When I sat down at my desk a few days ago, the room suddenly turned dark, and there was a loud buzzing sound. I realized I had entered a wormhole, and I was being transported back in time to a day several years ago.
* * *
I was running on a dirt trail in a park near my home and I was listening to an audiobook on my iPod Shuffle. The book was one of the Rabbi Small mysteries by Harry Kemelman, and I was enjoying the story. As I jogged by a fence and around a turn, a thought lit a fire in my brain. I could write a mystery as good as the one I was listening to! It would be fun to write a novel just to see what it would be like. I finished my run, returned home, showered and dressed. Then I sat down in a recliner in our living room with my computer on my lap and began to type.
* * *
The wormhole suddenly closed, and I was back at my desk, a relatively new, six-foot-long testimony to my dedication to this writing journey. Desk-reorg day is later in the week, so the desk is messy, piled with papers and post-it notes – reminders of upcoming events and to-dos I shouldn’t ignore.
Two whiteboards sit on the back of the desk, leaning against the wall with lists of books to read and others I’ve read and need to review. A map of the Hero’s Journey is magnetically tacked to one of the whiteboards along with a few inspirational sayings. Reminders to Make Haste Slowly, Be Intentional, Make It Count.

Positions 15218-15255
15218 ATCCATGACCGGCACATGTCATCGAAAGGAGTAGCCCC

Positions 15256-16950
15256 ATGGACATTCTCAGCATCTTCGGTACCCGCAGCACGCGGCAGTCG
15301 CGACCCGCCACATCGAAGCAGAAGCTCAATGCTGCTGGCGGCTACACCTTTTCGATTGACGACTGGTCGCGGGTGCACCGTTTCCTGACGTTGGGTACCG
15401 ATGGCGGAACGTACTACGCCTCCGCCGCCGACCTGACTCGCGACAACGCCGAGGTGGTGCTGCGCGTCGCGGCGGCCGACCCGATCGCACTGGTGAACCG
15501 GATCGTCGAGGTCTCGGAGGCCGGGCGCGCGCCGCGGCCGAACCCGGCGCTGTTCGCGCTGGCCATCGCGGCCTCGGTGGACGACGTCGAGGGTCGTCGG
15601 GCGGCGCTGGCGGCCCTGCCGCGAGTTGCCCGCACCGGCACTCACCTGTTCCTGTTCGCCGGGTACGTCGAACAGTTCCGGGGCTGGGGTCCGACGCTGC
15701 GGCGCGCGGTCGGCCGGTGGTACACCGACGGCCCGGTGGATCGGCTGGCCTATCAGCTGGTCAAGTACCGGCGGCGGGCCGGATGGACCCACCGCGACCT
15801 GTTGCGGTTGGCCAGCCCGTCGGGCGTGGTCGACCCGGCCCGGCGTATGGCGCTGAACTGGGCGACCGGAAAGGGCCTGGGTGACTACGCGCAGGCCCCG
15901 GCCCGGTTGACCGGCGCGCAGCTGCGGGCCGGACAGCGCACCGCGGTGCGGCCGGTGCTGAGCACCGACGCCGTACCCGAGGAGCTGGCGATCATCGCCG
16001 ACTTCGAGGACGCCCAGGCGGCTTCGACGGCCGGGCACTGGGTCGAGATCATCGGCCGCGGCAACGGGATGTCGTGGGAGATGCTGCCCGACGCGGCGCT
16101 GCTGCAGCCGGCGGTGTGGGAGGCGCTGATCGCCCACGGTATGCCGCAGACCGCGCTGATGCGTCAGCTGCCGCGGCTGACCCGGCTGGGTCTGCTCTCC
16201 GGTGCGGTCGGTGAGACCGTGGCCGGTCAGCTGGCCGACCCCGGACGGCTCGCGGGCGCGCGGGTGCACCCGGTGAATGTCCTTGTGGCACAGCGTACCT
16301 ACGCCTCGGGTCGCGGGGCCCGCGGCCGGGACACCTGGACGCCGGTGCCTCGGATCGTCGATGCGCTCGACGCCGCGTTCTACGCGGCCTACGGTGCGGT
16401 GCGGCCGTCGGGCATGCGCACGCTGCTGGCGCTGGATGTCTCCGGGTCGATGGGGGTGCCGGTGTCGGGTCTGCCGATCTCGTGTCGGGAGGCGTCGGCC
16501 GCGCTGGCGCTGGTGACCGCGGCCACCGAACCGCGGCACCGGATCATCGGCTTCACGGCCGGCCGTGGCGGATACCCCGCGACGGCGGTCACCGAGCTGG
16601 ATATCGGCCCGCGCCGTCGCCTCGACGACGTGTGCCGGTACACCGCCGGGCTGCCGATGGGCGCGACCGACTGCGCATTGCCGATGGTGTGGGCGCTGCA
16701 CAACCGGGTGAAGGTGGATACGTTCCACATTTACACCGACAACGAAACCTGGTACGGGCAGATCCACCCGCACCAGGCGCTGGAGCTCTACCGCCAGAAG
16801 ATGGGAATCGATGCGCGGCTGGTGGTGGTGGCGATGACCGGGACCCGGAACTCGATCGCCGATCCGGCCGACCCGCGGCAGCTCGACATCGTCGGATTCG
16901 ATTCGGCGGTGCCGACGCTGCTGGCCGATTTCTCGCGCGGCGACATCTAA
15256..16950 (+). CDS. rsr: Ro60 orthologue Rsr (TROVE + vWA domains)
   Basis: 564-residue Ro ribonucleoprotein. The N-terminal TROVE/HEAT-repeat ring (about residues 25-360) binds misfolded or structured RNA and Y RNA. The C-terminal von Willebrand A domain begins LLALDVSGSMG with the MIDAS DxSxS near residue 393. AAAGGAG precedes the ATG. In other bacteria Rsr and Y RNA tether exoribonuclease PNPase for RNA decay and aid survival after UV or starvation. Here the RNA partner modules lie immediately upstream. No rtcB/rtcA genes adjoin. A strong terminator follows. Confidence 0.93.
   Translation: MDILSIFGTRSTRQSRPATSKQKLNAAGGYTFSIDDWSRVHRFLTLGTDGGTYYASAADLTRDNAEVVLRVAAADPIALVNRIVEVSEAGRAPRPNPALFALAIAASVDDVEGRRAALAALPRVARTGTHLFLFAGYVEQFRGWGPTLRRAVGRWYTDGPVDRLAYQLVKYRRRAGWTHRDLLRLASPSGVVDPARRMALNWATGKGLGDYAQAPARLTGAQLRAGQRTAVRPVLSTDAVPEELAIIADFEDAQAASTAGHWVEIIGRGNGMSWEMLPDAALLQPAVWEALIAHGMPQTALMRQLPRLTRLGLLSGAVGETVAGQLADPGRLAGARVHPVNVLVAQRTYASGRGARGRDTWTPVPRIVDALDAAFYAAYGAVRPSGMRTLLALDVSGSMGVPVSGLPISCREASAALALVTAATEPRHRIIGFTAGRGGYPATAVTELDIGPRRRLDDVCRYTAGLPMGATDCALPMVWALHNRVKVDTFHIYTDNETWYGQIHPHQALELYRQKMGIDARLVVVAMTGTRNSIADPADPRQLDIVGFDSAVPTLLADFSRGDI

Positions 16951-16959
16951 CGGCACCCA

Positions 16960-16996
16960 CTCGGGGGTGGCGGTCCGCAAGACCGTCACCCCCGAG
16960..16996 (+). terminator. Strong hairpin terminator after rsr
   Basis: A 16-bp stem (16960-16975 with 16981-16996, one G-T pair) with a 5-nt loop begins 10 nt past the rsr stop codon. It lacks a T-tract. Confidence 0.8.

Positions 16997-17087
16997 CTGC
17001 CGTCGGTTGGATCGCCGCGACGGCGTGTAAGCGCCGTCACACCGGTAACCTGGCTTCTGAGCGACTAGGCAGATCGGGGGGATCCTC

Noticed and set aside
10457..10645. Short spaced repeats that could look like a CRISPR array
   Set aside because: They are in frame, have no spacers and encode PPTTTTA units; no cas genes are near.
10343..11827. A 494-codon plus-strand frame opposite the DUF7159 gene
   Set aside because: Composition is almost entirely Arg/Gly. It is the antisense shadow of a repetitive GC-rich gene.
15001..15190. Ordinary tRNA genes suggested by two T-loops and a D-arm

My writing calendar is just inside the middle drawer of the desk. A glance at the page tells me about my obligations this month for blog posts, book promotions, meetings, and everything else that’s writing-related.
The Windows 10 laptop in front of me on the desk houses dozens of directories containing information from branding to short stories, from newsletters to marketing graphs. This is where I handle email, write articles, post to social media, create jpgs and pngs to market books and share thoughts on writing.
A second laptop, a Mac, sits on the desk’s pullout shelf to my left. It’s owned by the publishing company my husband and I formed in order to publish our own works. I use it to format and publish the final copies.
A third laptop, another Mac, stays on the bar in the kitchen where I can glance over an occasional news story while I eat breakfast. Scrivener lives on that Mac, and it accompanies me to my office recliner, along with a glass of sparkling water when I sit down to spend serious time on my WIP.
A list of writing goals is taped to the back of my office door so I see it every time I close the door to begin work.
Bookshelves against the wall next to my recliner are filled with books on the craft of writing, constant reminders of how much I still have to learn. The bottom shelf contains copies of my three published novels as well as my husband’s recently published debut novel. Three-ring binders contain pages of notes on each of my books as well as several works-in-progress.
Other bookshelves in my office and throughout the house contain favorite tomes. (I really should spend some time reorganizing so I don’t have to go on safari just to find what I’m looking for.)
* * *
How did I get here? I was going to write just one novel. It was going to be fun, an act of exploration, like climbing a mountain. Do it once for the experience.
But then I discovered the craft and the joy of writing.
So TKZers: When did you decide to write that first novel? How did you get to the present moment? Were you surprised by the journey? Are you going to stay the course?